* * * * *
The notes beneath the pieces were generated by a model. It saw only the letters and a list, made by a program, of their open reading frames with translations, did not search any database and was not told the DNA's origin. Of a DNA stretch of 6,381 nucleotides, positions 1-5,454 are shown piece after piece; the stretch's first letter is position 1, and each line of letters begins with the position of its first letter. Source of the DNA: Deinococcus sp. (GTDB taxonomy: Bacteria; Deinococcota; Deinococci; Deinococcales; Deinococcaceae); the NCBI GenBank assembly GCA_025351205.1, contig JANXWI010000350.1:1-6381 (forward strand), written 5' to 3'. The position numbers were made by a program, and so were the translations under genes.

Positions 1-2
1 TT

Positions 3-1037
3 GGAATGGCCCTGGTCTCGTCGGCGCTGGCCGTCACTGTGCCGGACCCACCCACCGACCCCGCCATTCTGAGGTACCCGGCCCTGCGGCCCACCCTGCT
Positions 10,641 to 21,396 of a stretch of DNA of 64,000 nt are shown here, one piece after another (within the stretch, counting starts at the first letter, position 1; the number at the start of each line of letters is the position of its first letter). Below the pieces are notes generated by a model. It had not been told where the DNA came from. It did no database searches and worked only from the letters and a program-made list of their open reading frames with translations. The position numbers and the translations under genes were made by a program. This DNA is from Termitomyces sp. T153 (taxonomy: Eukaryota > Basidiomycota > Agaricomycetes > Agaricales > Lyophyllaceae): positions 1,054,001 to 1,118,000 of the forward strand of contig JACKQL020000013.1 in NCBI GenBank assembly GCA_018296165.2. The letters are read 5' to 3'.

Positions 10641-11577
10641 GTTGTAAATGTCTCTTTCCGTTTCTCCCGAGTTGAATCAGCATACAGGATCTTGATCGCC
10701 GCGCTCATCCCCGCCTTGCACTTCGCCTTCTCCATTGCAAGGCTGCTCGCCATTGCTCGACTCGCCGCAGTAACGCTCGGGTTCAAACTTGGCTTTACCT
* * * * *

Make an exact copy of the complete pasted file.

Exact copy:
The notes beneath the pieces were generated by a model. It saw only the letters and a list, made by a program, of their open reading frames with translations, did not search any database and was not told the DNA's origin. Of a DNA stretch of 6,381 nucleotides, positions 1-5,454 are shown piece after piece; the stretch's first letter is position 1, and each line of letters begins with the position of its first letter. Source of the DNA: Deinococcus sp. (GTDB taxonomy: Bacteria; Deinococcota; Deinococci; Deinococcales; Deinococcaceae); the NCBI GenBank assembly GCA_025351205.1, contig JANXWI010000350.1:1-6381 (forward strand), written 5' to 3'. The position numbers were made by a program, and so were the translations under genes.

Positions 1-2
1 TT

Positions 3-1037
3 GGAATGGCCCTGGTCTCGTCGGCGCTGGCCGTCACTGTGCCGGACCCACCCACCGACCCCGCCATTCTGAGGTACCCGGCCCTGCGGCCCACCCTGCT
Positions 10,641 to 21,396 of a stretch of DNA of 64,000 nt are shown here, one piece after another (within the stretch, counting starts at the first letter, position 1; the number at the start of each line of letters is the position of its first letter). Below the pieces are notes generated by a model. It had not been told where the DNA came from. It did no database searches and worked only from the letters and a program-made list of their open reading frames with translations. The position numbers and the translations under genes were made by a program. This DNA is from Termitomyces sp. T153 (taxonomy: Eukaryota > Basidiomycota > Agaricomycetes > Agaricales > Lyophyllaceae): positions 1,054,001 to 1,118,000 of the forward strand of contig JACKQL020000013.1 in NCBI GenBank assembly GCA_018296165.2. The letters are read 5' to 3'.

Positions 10641-11577
10641 GTTGTAAATGTCTCTTTCCGTTTCTCCCGAGTTGAATCAGCATACAGGATCTTGATCGCC
10701 GCGCTCATCCCCGCCTTGCACTTCGCCTTCTCCATTGCAAGGCTGCTCGCCATTGCTCGACTCGCCGCAGTAACGCTCGGGTTCAAACTTGGCTTTACCT